The Oberlin Psychology major culminates in a Senior Portfolio. This course is taken in students’ last semester in residence. It is designed to help reflect on where they’ve been, where they want to go, take stock, and prepare for life afterwards.
It includes preparing a resume or vita, a LinkedIn profile, and a web-based portfolio highlighting their skills and experiences.
Zach, Charlotte, and Max are three seniors graduating with the class of 2020.
“Throughout my time at Oberlin I’ve studied Psychology and Dance. while working as the Artistic Director for the Hilltown Youth Performing Arts Programs, an organization that specializes in working with teens overcoming trauma, addiction and other mental and behavioral health challenges. I worked as the Housing Coordinator for the cooperatives on campus, taught many dance classes in Contact Improvisation including at a Mid West dance festival, studied and practiced a collaborative, story-based songwriting method called Documentary Songwriting, started and led a movement program for elementary school aged boys in the town of Oberlin, and worked as a choir assistant in a men’s prison. Community building has been the core of each of these experiences.”
“Over the years, I’ve had the opportunity to work on a number of incredible projects that have allowed me to grow and establish myself within this competitive industry. I hope you’ll enjoy viewing my projects as much as I enjoyed working on them. Go ahead and explore, and don’t hesitate to reach out if you’d like to learn more.“
“Max is an undergraduate student at Oberlin College and Conservatory in Oberlin, OH. He is a psychology major computer science minor with concentrations in statistical modeling and cognitive science. In the past few months, he has been hired on a grant to continue his research in computational modeling and machine learning. He is . . . “
Goldwater Scholarship Winner Olivia Goldstein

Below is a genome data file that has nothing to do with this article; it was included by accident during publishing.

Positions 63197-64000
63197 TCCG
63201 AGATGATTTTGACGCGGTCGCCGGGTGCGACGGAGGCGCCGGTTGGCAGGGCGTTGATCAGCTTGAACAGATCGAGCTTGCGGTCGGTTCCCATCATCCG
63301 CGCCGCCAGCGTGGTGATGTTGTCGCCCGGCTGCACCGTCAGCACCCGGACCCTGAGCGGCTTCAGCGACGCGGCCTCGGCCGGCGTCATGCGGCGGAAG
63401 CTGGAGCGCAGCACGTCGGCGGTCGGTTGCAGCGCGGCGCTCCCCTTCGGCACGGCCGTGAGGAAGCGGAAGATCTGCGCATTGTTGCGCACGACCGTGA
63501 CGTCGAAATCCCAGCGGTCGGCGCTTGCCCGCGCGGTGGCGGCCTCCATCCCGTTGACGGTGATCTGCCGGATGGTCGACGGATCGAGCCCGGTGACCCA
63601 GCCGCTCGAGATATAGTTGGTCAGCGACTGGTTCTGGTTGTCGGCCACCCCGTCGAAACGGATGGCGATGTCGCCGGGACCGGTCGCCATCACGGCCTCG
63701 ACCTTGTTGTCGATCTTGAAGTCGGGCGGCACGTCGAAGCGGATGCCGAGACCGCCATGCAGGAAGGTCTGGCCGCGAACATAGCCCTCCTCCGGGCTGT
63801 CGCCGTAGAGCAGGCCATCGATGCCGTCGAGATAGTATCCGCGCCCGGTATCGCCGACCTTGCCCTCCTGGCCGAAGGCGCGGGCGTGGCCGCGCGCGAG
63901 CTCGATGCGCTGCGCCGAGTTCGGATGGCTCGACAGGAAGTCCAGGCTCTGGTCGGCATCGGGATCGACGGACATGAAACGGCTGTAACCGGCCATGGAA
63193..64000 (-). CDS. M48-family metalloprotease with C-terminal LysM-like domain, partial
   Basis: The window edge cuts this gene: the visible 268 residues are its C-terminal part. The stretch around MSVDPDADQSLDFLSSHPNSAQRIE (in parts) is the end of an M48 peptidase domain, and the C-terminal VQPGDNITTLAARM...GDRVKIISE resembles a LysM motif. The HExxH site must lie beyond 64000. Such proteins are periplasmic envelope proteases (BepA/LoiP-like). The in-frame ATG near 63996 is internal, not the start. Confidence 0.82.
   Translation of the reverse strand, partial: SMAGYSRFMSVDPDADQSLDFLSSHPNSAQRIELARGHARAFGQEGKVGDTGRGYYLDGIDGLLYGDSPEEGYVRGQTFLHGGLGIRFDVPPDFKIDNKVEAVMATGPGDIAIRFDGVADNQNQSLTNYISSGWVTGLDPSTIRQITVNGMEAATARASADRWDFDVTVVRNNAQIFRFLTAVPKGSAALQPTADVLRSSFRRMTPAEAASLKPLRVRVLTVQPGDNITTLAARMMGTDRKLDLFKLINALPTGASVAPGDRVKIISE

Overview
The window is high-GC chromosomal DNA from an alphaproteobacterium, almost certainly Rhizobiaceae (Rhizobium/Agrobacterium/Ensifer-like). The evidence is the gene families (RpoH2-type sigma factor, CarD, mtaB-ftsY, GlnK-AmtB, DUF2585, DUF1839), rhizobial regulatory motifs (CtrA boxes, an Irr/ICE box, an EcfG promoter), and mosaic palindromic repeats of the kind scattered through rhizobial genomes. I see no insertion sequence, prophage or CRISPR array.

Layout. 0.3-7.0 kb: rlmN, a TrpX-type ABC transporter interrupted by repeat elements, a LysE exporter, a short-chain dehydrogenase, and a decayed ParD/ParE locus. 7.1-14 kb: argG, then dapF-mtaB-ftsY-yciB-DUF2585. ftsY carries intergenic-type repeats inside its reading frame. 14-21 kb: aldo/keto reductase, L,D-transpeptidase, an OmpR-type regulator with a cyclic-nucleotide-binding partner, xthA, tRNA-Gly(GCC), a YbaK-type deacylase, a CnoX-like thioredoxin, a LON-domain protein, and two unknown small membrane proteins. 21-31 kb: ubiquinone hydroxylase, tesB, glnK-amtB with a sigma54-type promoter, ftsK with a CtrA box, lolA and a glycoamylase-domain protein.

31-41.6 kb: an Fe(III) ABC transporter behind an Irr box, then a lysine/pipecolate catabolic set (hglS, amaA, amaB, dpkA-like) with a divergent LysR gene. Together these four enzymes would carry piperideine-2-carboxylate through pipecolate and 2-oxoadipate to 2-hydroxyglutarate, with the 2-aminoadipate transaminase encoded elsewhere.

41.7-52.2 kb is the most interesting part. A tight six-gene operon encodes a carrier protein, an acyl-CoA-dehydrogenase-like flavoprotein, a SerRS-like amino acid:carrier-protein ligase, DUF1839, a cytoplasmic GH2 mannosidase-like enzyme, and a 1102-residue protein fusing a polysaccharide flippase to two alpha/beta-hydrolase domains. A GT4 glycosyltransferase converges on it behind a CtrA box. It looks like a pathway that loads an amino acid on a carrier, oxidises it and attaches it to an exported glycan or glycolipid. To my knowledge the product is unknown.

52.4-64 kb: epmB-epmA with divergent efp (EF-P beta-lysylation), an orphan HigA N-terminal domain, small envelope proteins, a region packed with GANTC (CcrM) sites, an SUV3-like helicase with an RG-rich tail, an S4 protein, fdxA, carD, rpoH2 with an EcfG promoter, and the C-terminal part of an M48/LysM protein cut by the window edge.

Olivia Goldstein is one of Oberlin’s three recipients of the Goldwater Scholarship, a competitive award program that supports students in the natural sciences, engineering, and mathematics.
Goldstein is a third-year psychology major with a concentration in statistical modeling. She is among the 396 college students across the United States—and one of only 11 pursuing psychology—who will receive up to $7,500 for tuition and expenses in the 2020-2021 academic year.
She . . .is a research assistant for Visiting Assistant Professor Kenneth Allen in the Cognitive, Affect, Self-Regulation, and Health (CASH) laboratory in the psychology department.
“We are interested in the relationship between mental illness and emotional response inhibition, which is essentially one’s ability to control their negative emotions . . . . My primary research focus is on nonsuicidal self-injury, which is the deliberate infliction of bodily harm (most commonly cutting) without any intent to die. Nonsuicidal self-injury is one of the best predictors of future suicide, which is the second-leading cause of death in American adolescents and costs the United States approximately $69 billion per year. I hope that my research helps people, specifically children and teenagers, alleviate pain and experience better well-being and more happiness in their lives.
Goldstein recently attended the Association for Behavioral and Cognitive Therapies in Atlanta, Georgia, to present the CASH laboratory study that examined how perceived criticism affects people’s decision-making abilities.
Read more about Olivia’s work here.
Brian Tom ’20 Wins AICUO Grand Award For Visual Arts
Studio art and psychology double major Brian Tom ’20 won the Association of Independent Colleges and Universities of Ohio (AICUO) Grand Award for Excellence in the Visual Arts for his 10-piece sculpture submission, The Rest In Pieces, which examines human responses to death through irony and humor.
The AICUO Excellence in Visual Arts award is an annual competition which accepts studio art portfolio submissions from these private colleges and universities across Ohio. After being judged in a blind jury pool made up of various professors, curators, and artists, the six finalists are narrowed down and a grand award winner is chosen. In the 12-year history of the AICUO awards program, an Oberlin College studio art major has won the grand prize seven times, and been represented among the finalists every year.